THE MUSEUM OF FAMILY HISTORY presents

 

Jews in Small Towns:
Legends and Legacies

Missouri




REBECCA KRANTZ--RUTLEDGE, MISSOURI


I was born in 1967 in Ann Arbor, Michigan, and lived there until I went to college at the University of Chicago. Shortly after graduating (1989), I moved to Sandhill Farm, a small communal organic farm outside of Rutledge, Missouri.

Living in this small town (population 100) for the last two-and-a-half years has really changed my perspective on being Jewish. Growing up in Ann Arbor (population then at 100,000), I definitely felt in the minority as an observant Conservative Jew. My family kept kosher, didn't ride or write, etc., on the Sabbath, and observed all the major holidays. Although there were several other Jews my age in school, there were only two of us in my elementary school who missed classes on Sukkot, Pesach, and Shavuoth as well as on Rosh Hoshanah and Yom Kippur.

I felt my differentness quite strongly. While many of my close girl friends became Girl Scouts or played after school sports, I went to Hebrew school. I wasn't supposed to care about having the "right" clothes or hairstyle-we were different. Our dad, a professor, gave lots of our money away to charity instead of buying fancy things. This was right because we were, after all, the Chosen People.

Of course, I was different from most of the kids at Hebrew school too; their parents were doctors and lawyers, and they lived in a neighborhood with huge, far-apart houses and intricately winding streets. They did have the "right" clothes, monograms and all. One girl, Julie Annette Pratt (not quite her real name), wore her embroidered initials more proudly than most. And, they didn't seem to understand the weightiness of being Chosen.

While I was growing up, I knew that there were places with much larger Jewish populations where there were Jewish Community Centers with swimming pools, and even some cities where the public schools closed on Jewish holidays. When I was fourteen (1981), I spent six weeks with relatives in Israel, and experienced the incomprehensible--that everyone there was Jewish, that I could assume they were Jewish unless I found out otherwise! (As a fourteen-year-old, I had very little sense of our Palestinian sisters and brothers; they were not the "Israelis" I was there to visit.) Later, when I was in college, Jews comprised a rumored 30 percent of the university community.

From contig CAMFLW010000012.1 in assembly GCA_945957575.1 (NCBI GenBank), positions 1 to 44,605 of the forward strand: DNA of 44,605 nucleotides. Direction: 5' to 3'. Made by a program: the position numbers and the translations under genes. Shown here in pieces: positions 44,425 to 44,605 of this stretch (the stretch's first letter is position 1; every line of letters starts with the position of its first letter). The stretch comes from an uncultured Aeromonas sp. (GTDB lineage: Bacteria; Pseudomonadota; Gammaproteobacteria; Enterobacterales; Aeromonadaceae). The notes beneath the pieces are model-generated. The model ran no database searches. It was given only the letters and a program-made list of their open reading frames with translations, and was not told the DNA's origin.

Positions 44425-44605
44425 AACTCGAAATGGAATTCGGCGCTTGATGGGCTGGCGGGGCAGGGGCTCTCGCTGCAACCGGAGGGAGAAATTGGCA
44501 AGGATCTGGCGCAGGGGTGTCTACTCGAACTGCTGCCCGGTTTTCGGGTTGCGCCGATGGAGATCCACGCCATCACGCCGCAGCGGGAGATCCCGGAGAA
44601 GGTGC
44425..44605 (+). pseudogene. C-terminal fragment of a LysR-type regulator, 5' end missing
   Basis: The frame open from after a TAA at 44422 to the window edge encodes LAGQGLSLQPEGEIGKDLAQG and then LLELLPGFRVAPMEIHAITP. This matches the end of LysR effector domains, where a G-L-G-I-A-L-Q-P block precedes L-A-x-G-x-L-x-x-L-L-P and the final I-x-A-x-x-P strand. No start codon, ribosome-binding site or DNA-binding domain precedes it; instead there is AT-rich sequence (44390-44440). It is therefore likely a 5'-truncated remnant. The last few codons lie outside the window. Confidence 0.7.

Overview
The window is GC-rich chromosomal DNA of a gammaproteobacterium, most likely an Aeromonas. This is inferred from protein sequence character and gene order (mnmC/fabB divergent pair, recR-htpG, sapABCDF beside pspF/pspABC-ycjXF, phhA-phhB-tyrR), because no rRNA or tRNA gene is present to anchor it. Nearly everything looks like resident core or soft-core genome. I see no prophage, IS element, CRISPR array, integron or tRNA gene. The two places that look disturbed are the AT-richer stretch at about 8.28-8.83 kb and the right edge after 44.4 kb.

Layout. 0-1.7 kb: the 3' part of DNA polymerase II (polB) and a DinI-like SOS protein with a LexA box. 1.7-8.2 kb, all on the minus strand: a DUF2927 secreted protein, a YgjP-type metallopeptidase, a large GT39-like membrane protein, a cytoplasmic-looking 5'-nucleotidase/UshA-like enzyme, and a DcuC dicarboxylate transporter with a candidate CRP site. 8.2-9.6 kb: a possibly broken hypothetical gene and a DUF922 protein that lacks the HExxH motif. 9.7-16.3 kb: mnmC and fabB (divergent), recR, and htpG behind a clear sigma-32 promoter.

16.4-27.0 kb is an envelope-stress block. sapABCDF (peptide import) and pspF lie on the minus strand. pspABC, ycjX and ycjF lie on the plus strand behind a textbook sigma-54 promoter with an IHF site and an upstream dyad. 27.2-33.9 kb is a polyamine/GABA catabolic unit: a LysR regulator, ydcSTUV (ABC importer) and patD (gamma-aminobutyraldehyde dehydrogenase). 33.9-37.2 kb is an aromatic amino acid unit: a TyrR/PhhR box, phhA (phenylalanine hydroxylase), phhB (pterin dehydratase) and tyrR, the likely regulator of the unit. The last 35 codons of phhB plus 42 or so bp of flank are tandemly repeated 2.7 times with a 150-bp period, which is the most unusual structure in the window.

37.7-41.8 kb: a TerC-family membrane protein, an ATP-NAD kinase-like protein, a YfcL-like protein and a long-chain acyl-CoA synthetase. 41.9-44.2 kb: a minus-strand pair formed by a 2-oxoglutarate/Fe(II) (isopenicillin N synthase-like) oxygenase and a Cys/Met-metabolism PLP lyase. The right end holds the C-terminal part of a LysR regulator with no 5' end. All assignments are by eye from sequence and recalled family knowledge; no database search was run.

Compared to those kinds of Jewish communities, Ann Arbor felt like a "small town." I don't think I had any concept that there were places where no Jews lived, or where one Jewish family in an entire county was a lot until I moved here.

I'd been told that Elke, a member of Sandhill Farm, was actively engaged in an exploration and reclaiming of her Jewish heritage, as she sought to pass some of the native-Reconstructionist, feminist, and "neopagan" --ways of reinterpreting traditional Jewish rituals. I know that the traditional celebrations were originally oriented toward natural events like the harvest, and that the calendar followed the cycles of the moon. I'd fantasized that Elke and I might explore these things together here at Sandhill, where Sukkot really does happen during the busy harvest season, and the full moon of Pesach lights up the fresh warmth of a spring night.